Mr. Suarez lost a friend of his: Joe Garcia, whom he had known since high school, had a fatal heart attack two days after his wife, Irma Garcia, and another teacher, Eva Mireles, were killed in the massacre. Joe had met Irma in high school and they had been inseparable ever since, Mr Suarez recalled. High school friendships have passed on to the next generation: Mr. Suarez’s two children are friends with the Garcias’ four children, now orphans.

“He died of a broken heart,” Mr Suarez said of his friend. “He too is a victim of this tragedy.”

During Thursday’s opening ceremony, the organization Little League International presented the 2022 Carl E. Stotz Little League Community Award and a $5,000 grant to Uvalde Little League, recognizing the group’s deep community contributions.

Next, the Uvalde Junior League, for ages 12 to 14, took the field against the team from Jourdanton, Texas. In an intense contest that stretched past midnight, Uvalde won 10-5.

In one of the tournament’s most anticipated games on Sunday, Mr. Suarez’s 10-12 softball team took on rivals from Devine, Texas.

The mood was solemn at first, with another period of silence for the dead. But then the Uvalde players launched a familiar chant: ‘Everywhere we go, people want to know who we are,’ they shouted. “We are Uvalde, mighty, mighty Uvalde!”

The team proved unstoppable, scoring 23 runs to Devine’s three in the top of the third inning. At the end of the game, they celebrated a 25-6 win. “Exceptional effort from all of you,” Mr. Suarez told the girls. “You all gave 100%.”

Throughout the week’s games and training sessions, much of the time was spent reminiscing. Willa Suarez, 13, Mr Suarez’s daughter, remembered her friend Eliahna, who was named an honorary All-Star at Sunday’s game. Willa said Eliahna always had a smile on her face: “She was always a team player. After every game, win or lose, she was like, ‘Good game.’ »

One of Eliahna’s last races kept spinning in her head, Willa said, like a slow-motion video. It was over a month ago, and Eliahna was playing on the opposing team.

Willa remembers seeing Eliahna standing there waiting for the ball, bat in hand. Then contact. “She’s been incredibly successful,” Willa said.

Eliahna rushed to first base, then second. The next batter got a hit and Eliahna “saw an opportunity,” Willa recalled, and sprinted for home plate. One of Willa’s teammates grabbed the ball and rushed to Eliahna, but she slid into home plate without wasting any time. “It was a close call,” Willa recalls. “But she was called safe.”

Eliahna looked up smiling, Willa said. The crowd erupted in cheers and applause. Willa was caught up in the moment and realized she had been cheering for Eliahna too.

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HexClad, Tushy and Wild One: the best online sales of the moment

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Today you will find an offer on the Eero 6 Mesh Wi-Fi Routera discount classic tushy and savings on A savage pet equipment. All this and more below.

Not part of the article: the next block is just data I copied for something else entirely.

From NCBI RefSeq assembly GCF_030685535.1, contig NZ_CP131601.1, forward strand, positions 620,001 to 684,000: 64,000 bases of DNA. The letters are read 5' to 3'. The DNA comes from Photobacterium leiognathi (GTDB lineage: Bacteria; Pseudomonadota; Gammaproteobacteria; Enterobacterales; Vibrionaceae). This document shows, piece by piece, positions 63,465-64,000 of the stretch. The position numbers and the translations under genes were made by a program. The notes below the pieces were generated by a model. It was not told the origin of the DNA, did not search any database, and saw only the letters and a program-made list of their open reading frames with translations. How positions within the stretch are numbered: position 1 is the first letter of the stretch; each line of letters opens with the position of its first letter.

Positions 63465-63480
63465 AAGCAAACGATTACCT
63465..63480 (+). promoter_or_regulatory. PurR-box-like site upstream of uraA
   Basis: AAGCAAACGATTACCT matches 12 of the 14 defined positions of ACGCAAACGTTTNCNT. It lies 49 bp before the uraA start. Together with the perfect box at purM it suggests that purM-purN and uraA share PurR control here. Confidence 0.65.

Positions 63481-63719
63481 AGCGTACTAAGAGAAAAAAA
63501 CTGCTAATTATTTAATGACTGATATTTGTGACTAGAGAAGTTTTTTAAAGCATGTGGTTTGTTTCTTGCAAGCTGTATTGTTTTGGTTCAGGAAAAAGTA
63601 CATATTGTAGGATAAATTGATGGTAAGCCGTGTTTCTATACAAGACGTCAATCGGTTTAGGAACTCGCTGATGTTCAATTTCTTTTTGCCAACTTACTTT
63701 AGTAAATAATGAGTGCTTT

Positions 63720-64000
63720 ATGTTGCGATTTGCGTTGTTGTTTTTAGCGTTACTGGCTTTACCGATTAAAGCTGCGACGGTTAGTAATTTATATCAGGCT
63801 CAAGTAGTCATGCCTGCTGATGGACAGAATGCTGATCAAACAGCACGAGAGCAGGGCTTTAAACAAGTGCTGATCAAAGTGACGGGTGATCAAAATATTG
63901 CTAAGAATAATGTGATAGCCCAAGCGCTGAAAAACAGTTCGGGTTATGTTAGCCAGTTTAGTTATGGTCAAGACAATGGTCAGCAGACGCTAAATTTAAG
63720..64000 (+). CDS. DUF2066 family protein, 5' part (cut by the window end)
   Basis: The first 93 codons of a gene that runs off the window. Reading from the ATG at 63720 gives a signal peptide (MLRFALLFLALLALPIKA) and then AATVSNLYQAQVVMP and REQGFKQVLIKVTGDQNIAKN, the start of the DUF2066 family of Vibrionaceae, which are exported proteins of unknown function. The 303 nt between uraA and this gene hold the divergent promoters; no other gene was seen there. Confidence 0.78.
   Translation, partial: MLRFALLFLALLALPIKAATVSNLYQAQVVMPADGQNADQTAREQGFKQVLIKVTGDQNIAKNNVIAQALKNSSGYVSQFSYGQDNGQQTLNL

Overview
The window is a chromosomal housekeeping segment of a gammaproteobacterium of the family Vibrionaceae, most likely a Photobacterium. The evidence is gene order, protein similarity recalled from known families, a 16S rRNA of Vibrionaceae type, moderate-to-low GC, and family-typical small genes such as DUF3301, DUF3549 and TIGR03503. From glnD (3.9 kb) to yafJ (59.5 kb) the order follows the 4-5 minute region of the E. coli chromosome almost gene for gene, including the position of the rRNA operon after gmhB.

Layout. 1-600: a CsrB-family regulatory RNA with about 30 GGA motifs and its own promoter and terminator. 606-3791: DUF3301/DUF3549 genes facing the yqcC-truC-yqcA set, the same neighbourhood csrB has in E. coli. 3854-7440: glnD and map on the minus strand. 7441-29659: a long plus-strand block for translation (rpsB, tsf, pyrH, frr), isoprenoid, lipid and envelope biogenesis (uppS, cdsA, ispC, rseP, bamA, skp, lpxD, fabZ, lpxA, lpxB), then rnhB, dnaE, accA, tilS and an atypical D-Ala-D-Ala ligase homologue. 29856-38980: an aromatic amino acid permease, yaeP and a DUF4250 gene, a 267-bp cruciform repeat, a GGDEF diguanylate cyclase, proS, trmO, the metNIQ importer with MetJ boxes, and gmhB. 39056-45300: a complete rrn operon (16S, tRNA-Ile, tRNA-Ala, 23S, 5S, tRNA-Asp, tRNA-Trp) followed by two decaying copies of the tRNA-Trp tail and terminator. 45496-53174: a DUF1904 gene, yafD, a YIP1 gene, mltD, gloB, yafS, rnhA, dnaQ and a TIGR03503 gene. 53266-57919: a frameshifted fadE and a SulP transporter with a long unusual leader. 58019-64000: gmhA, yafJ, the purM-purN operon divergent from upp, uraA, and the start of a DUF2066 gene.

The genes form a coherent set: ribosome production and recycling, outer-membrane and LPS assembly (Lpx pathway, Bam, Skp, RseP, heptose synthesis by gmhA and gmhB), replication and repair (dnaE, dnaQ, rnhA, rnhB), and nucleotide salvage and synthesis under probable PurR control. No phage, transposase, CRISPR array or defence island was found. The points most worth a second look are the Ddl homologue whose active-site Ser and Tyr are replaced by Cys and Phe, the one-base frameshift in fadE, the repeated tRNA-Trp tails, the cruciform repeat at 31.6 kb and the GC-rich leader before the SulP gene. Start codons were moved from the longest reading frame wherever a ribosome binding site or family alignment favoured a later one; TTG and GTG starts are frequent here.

The manufacturer of our choice for the best restaurant quality nonstick skillet offer up to 40% off sitewide. You can score the Hexclad 10-inch Hybrid Skillet for $109.99 and shop the rest of the site for cookware, knives, mixing bowls and more, through July 5.

Win the title of our favorite bidet accessory, the Tushy Classic is a fantastic bidet for beginners and great value at just under $100. In our testing, this attachment had by far the most comfortable spray, and its adjustable nozzle made deep cleaning much easier than others. No other bidet attachment matches this one from Tushy gentle but effective flow, simple installation and easy to use controls plus adjustable pressure and direction. Right now, get the Tushy Classic 3.0 at a new low price from Nordstrom.

Treat your furry friend to stylish pet accessories from Wild One’s offerings – think minimalist design and chic jewel tones, all built with utility and comfort in mind. Whether you need a durable new leash for daily walks, a carry bag for the upcoming vacation, or treats to show your pup your love, this summer sale is giving you up to 40% off discount on top selling pet gear.

If you haven’t tried sous vide yet, now is your chance to jump on the culinary trend. An Anova Precision Cooker, complete with a Precision Base Kit that allows the unit to stand on its own, is on sale for $149 on Amazon for one day only. For the unindoctrinated, this cooker circulates water at the exact temperature needed for perfectly cooked meals, plus it offers fast heat-up times and Wi-Fi so you can set the timer and temperature with the associated application, all in a small, durable format. body.

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We’ve named the mesh router Eero 6, with its foolproof setup process and nearly unmatched speeds and coverage areas, just like your best bet by opting for a mesh router. Now over $100 off, the router is at the lowest price we’ve ever seen.

• A good night’s sleep is key, and right now you can save big on green, vegan, and latex Avocado mattress during the brand’s 4th of July sale.

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The beautifully designed outdoor furniture from Haysofas, lamps and much more are marked down during the brand’s summer sales.

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Girlfriend Collective’s activewear is sustainably made, size inclusive and ultra chic – what’s not to love? Until July 4, the brand is hosting its annual anniversary sale, so you can save up to 60% on select styles, from best-selling workout gear to swimwear, lounge sets and more. Moreover.

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Cubs’ Christopher Morel adapts to a league that took notice